Syrian rebels said on Friday they had stormed an artillery base in the northern city of Aleppo in an assault to try to end the siege of opposition-held areas but the army said it had repelled the attack and killed hundreds of insurgents.
A quarter of a million civilians still live in Aleppo’s opposition-controlled eastern neighborhoods, effectively under siege since the army, aided by Iranian-backed militias, cut off the last road into rebel districts in early July.
Fighters from a coalition of Islamist rebel groups called “Jaish al Fateh” that includes Jabhat Fateh al Sham, the former al Qaeda-affiliated Nusra Front, Ahrar al Sham and other smaller groups, said they took part of the main fortress-like artillery academy in the Ramousah quarter in the southwest of Aleppo.
The artillery base, one of the largest in Syria, is almost 2 km from the besieged opposition area.
The rebels are trying to break through a strip of government-controlled territory to reconnect their encircled sector of eastern Aleppo with a swathe of insurgent territory in the west of Syria, effectively breaking the siege.[L8N1AI1OV]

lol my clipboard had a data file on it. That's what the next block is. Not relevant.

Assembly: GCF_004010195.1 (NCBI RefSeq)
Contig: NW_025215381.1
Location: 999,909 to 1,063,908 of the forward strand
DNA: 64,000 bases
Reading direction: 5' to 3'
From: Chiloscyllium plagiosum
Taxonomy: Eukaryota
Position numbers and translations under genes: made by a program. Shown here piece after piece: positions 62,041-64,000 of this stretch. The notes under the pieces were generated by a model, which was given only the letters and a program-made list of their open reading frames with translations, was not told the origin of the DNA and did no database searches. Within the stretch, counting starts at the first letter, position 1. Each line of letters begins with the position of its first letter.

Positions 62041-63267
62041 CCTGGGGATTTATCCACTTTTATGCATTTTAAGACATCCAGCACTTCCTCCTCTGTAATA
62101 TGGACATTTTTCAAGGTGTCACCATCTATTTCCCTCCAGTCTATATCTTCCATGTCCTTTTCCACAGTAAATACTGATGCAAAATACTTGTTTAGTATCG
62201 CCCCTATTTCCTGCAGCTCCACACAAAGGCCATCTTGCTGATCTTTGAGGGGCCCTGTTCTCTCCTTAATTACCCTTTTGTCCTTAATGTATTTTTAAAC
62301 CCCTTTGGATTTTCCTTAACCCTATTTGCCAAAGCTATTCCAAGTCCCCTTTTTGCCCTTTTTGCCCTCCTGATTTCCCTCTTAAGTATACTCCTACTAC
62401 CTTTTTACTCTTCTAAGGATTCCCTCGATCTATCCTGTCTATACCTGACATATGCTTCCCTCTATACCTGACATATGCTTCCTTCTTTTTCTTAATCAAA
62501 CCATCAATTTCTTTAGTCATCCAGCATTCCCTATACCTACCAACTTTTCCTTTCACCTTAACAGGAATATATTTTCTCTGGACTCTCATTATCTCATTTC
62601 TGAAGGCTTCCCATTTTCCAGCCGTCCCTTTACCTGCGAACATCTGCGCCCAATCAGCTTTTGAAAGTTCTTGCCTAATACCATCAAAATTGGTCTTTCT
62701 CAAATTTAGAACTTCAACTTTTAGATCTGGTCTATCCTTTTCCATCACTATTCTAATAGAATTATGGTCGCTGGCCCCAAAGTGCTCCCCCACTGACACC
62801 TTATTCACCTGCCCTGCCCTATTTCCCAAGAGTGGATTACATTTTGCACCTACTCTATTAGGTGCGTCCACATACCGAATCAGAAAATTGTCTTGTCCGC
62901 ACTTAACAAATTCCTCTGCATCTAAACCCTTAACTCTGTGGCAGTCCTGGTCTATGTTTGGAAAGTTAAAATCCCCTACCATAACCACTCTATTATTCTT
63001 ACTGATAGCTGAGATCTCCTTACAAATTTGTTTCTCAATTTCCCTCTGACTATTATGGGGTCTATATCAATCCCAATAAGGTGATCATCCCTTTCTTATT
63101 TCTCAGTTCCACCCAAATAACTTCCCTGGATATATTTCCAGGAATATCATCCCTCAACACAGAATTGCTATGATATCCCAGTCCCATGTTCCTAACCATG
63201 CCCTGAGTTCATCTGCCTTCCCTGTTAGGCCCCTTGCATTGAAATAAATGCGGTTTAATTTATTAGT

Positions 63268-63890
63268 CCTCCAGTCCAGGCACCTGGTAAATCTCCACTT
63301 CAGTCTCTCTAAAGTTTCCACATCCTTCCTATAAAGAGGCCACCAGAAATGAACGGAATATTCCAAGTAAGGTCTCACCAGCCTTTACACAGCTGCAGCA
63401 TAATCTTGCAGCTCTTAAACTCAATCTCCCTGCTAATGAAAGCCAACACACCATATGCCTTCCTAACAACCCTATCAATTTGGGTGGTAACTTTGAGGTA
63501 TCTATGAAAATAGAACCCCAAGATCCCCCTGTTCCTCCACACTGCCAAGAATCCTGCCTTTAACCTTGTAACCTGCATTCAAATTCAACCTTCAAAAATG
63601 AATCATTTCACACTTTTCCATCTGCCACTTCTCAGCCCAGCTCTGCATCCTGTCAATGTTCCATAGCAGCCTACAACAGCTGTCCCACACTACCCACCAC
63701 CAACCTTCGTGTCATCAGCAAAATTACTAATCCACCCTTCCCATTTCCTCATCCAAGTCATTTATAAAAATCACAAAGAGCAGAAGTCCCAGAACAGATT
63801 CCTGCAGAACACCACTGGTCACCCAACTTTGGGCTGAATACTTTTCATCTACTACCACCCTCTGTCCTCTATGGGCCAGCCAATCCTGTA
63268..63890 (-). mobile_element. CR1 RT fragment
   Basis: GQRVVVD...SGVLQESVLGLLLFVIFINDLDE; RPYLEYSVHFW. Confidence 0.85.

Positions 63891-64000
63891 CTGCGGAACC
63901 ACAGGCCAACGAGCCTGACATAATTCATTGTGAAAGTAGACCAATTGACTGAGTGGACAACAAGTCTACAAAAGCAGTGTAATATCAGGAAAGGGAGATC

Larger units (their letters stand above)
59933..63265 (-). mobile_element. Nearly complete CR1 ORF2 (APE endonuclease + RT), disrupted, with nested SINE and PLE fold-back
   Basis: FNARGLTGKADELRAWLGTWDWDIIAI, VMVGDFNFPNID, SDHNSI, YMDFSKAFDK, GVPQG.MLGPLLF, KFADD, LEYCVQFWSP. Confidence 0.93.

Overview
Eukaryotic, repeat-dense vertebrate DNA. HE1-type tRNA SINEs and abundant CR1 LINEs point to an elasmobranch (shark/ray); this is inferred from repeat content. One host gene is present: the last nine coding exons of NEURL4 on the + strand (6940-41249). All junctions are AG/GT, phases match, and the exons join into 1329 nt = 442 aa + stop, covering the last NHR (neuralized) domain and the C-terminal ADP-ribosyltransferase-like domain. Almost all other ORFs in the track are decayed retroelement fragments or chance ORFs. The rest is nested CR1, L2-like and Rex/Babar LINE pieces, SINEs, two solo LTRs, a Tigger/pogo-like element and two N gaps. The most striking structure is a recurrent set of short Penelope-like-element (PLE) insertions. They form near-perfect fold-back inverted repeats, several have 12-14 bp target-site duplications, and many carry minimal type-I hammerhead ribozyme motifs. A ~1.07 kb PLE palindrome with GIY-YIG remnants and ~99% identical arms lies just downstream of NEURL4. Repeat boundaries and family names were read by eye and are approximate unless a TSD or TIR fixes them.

“There are two suicide bombers who have driven into regime posts inside the artillery base,” said Abu al-Walid, a fighter with Ahrar al Sham, who said fighting was going on inside the base.
The army said it had foiled the attack on the artillery base and two major barracks and that hundreds of insurgents had been killed and much of their equipment and tanks destroyed. The army said it was the biggest assault by rebels against government-held areas in the last year.
A state television reporter said the army had foiled several suicide attacks by Islamist insurgents who approached the academy in Ramousah.
Rebels said jets flying at high altitude, believed to be Russian, intensified their strikes on the area but were unable to hold back rebel advances because of the terrain.
Aleppo, Syria’s biggest city before the outbreak of the conflict five years ago, has been divided between government forces and rebels since the summer of 2012.
Seizing full control would be the biggest victory for Syrian President Bashar al-Assad in five years of fighting and demonstrate the dramatic shift of fortunes in his favor since Russia joined the war on his side last year.
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